Qxi.xli
Badges: 20
Rep:
?
#1
Report Thread starter 1 month ago
#1
Hii please could someone help me with part b Name:  Capture.PNG
Views: 11
Size:  233.1 KB
thank youu
Last edited by Qxi.xli; 1 month ago
0
reply
Qxi.xli
Badges: 20
Rep:
?
#2
Report Thread starter 1 month ago
#2
I'm just getting confused because e<0<=1 and we're told that 0<lambda<1/2, and I don't know which one I'm supposed to use, if that makes sense?
Last edited by Qxi.xli; 1 month ago
0
reply
Muttley79
Badges: 20
Rep:
?
#3
Report 1 month ago
#3
(Original post by Qxi.xli)
I'm just getting confused because e<0<=1 and we're told that 0<lambda<1/2, and I don't know which one I'm supposed to use, if that makes sense?
can you post what you've tried?
0
reply
Qxi.xli
Badges: 20
Rep:
?
#4
Report Thread starter 1 month ago
#4
(Original post by Muttley79)
can you post what you've tried?
I mean I've tried equating the answer from part a, but it just turned into a mess and I wasn't getting anywhere near the answer.
how would I start it?
0
reply
Muttley79
Badges: 20
Rep:
?
#5
Report 1 month ago
#5
(Original post by Qxi.xli)
I mean I've tried equating the answer from part a, but it just turned into a mess and I wasn't getting anywhere near the answer.
how would I start it?
Just do conservation of momentum equation and e x approach speed = separation speed

I got (a) from these. then use the restrictions ...
Last edited by Muttley79; 1 month ago
0
reply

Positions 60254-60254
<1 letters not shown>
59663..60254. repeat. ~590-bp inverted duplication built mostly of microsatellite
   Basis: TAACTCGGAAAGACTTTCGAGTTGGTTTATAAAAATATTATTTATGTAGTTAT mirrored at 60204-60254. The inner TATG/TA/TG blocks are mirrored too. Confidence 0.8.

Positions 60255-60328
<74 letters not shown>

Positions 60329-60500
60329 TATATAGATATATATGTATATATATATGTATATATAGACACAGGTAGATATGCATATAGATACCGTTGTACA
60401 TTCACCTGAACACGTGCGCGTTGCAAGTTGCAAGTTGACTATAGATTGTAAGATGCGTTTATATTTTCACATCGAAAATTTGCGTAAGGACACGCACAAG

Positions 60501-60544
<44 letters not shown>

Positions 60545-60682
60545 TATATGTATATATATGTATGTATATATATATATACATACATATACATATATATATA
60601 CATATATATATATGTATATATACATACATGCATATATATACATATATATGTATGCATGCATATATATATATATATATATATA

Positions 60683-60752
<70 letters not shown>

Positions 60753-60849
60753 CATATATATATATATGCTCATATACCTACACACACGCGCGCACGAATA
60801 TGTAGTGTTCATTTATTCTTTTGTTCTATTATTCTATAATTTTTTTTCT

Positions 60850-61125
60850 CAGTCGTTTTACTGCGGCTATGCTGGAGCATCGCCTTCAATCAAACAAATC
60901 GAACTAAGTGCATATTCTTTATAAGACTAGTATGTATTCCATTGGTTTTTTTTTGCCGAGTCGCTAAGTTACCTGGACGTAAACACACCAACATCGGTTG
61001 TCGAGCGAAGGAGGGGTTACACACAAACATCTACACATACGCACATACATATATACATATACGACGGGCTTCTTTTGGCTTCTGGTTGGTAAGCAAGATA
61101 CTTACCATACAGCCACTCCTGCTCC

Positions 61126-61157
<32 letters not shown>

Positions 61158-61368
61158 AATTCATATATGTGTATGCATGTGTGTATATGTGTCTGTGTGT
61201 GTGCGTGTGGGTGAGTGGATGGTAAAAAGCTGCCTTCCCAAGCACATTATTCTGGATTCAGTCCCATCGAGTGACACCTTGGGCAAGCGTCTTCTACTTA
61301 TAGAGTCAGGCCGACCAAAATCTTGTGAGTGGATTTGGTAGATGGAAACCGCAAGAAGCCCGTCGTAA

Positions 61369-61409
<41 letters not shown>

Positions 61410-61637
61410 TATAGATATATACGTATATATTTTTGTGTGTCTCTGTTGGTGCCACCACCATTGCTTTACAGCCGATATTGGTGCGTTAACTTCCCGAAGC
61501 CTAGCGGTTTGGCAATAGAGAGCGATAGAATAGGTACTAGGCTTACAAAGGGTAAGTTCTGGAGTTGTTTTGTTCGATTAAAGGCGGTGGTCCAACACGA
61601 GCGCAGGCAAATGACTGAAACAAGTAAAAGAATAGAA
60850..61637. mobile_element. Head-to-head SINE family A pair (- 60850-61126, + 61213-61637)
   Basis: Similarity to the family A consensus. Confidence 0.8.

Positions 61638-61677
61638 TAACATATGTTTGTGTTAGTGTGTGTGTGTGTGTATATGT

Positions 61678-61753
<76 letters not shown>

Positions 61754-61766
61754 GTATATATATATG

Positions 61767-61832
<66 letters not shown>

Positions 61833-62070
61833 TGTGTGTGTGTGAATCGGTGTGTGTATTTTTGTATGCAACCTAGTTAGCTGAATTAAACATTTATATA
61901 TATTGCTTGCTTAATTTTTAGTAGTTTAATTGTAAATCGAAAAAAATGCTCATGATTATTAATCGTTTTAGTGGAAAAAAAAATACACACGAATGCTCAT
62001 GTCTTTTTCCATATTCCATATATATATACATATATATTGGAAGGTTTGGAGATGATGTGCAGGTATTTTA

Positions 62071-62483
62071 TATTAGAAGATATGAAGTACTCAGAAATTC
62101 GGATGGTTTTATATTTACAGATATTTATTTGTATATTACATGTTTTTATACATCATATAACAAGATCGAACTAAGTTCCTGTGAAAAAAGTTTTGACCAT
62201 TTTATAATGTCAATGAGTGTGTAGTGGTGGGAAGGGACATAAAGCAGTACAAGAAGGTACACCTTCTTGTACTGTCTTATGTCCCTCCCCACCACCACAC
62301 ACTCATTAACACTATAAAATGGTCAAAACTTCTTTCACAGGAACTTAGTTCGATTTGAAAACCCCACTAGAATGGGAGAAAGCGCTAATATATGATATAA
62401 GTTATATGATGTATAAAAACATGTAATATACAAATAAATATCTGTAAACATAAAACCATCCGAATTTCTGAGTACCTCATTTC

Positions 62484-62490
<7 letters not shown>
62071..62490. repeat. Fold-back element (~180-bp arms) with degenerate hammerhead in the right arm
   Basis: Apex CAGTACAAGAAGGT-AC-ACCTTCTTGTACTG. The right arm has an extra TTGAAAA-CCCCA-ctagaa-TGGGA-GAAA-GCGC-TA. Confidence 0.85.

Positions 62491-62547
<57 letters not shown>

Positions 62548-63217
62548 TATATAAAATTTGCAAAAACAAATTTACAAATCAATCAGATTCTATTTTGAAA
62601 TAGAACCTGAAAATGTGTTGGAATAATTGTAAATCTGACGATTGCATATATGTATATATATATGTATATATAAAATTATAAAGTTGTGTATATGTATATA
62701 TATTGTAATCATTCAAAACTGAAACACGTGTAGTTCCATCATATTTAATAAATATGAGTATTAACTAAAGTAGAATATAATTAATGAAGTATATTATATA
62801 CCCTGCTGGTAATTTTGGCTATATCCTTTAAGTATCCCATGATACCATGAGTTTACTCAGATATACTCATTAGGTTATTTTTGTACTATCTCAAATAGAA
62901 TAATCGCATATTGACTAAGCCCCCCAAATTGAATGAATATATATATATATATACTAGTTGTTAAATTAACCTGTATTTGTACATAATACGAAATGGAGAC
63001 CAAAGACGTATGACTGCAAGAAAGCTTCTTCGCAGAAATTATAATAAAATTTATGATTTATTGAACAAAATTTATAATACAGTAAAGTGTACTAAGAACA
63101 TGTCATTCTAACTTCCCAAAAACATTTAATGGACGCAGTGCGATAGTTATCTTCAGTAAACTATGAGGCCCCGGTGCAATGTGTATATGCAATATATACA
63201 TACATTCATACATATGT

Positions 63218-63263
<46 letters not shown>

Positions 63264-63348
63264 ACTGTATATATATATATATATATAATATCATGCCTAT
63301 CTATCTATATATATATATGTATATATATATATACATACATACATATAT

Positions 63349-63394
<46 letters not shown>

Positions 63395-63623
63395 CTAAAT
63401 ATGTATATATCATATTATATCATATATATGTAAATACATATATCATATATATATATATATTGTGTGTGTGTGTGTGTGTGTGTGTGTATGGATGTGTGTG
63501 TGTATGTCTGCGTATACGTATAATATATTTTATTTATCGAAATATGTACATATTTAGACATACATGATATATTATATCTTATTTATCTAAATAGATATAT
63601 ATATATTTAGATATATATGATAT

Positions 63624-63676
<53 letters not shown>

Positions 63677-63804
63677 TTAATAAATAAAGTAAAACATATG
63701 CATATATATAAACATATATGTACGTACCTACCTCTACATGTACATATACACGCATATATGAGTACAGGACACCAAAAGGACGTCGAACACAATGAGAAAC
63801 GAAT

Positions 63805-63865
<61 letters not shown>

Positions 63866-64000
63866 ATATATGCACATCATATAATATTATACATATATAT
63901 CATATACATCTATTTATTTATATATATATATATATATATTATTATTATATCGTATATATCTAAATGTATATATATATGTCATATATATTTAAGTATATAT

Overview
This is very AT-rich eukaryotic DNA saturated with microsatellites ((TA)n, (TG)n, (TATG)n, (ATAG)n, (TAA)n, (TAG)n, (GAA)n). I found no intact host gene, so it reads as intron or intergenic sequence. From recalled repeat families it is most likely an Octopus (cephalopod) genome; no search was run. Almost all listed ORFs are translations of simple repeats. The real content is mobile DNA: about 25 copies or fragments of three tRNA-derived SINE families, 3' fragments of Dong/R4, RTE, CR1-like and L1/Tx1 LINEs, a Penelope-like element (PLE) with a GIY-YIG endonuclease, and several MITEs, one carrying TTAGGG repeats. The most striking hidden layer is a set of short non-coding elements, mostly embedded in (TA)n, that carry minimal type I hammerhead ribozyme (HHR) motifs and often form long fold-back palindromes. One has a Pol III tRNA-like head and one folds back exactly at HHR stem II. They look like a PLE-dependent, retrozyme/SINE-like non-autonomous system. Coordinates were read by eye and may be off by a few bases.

Qxi.xli
Badges: 20
Rep:
?
#6
Report Thread starter 1 month ago
#6
(Original post by Muttley79)
Just do conservation of momentum equation and e x approach speed = separation speed

I got (a) from these.
oh I've got the answer to part a, I'm stuck on b?
0
reply
Muttley79
Badges: 20
Rep:
?
#7
Report 1 month ago
#7
(Original post by Qxi.xli)
oh I've got the answer to part a, I'm stuck on b?
I edited my post - I rearranged the expression for e to get k.
0
reply
Qxi.xli
Badges: 20
Rep:
?
#8
Report Thread starter 1 month ago
#8
(Original post by Muttley79)
I edited my post - I rearranged the expression for e to get k.
which restrictions do I use?
there are two? e<0<=1 and 0<lambda<1/2? Do I need to use both? If so which one should I start with?
0
reply
laurawatt
Badges: 21
Rep:
?
#9
Report 1 month ago
#9
(Original post by Qxi.xli)
which restrictions do I use?
there are two? e<0<=1 and 0<lambda<1/2? Do I need to use both? If so which one should I start with?
Well you want to find the minimum value of k, if that helps?
0
reply
Muttley79
Badges: 20
Rep:
?
#10
Report 1 month ago
#10
(Original post by Qxi.xli)
which restrictions do I use?
there are two? e<0<=1 and 0<lambda<1/2? Do I need to use both? If so which one should I start with?
I used e as I said and got an inequality for k - it might not be the only approach
0
reply
Qxi.xli
Badges: 20
Rep:
?
#11
Report Thread starter 1 month ago
#11
(Original post by laurawatt)
Well you want to find the minimum value of k, if that helps?
no, still confused lol
i mean λ<1/2 is the smallest?
0
reply
Qxi.xli
Badges: 20
Rep:
?
#12
Report Thread starter 1 month ago
#12
(Original post by Muttley79)
I used e as I said and got an inequality for k - it might not be the only approach
ok thanks, but if you had used the other inequality and got the correct answer, would you still get all the marks? x
0
reply
Muttley79
Badges: 20
Rep:
?
#13
Report 1 month ago
#13
(Original post by Qxi.xli)
ok thanks, but if you had used the other inequality and got the correct answer, would you still get all the marks? x
Getting an expression for e seems the logical approach as you've done that for (a) - I haven't tried getting an expression for lambda but it looks more tricky
0
reply
Qxi.xli
Badges: 20
Rep:
?
#14
Report Thread starter 1 month ago
#14
(Original post by Qxi.xli)
which restrictions do I use?
there are two? e<0<=1 and 0<lambda<1/2? Do I need to use both? If so which one should I start with?
mqb2766 ^ sorry for tagging you, please could you help😭 I just keep getting questions like these wrong ):
0
reply
mqb2766
Badges: 19
Rep:
?
#15
Report 1 month ago
#15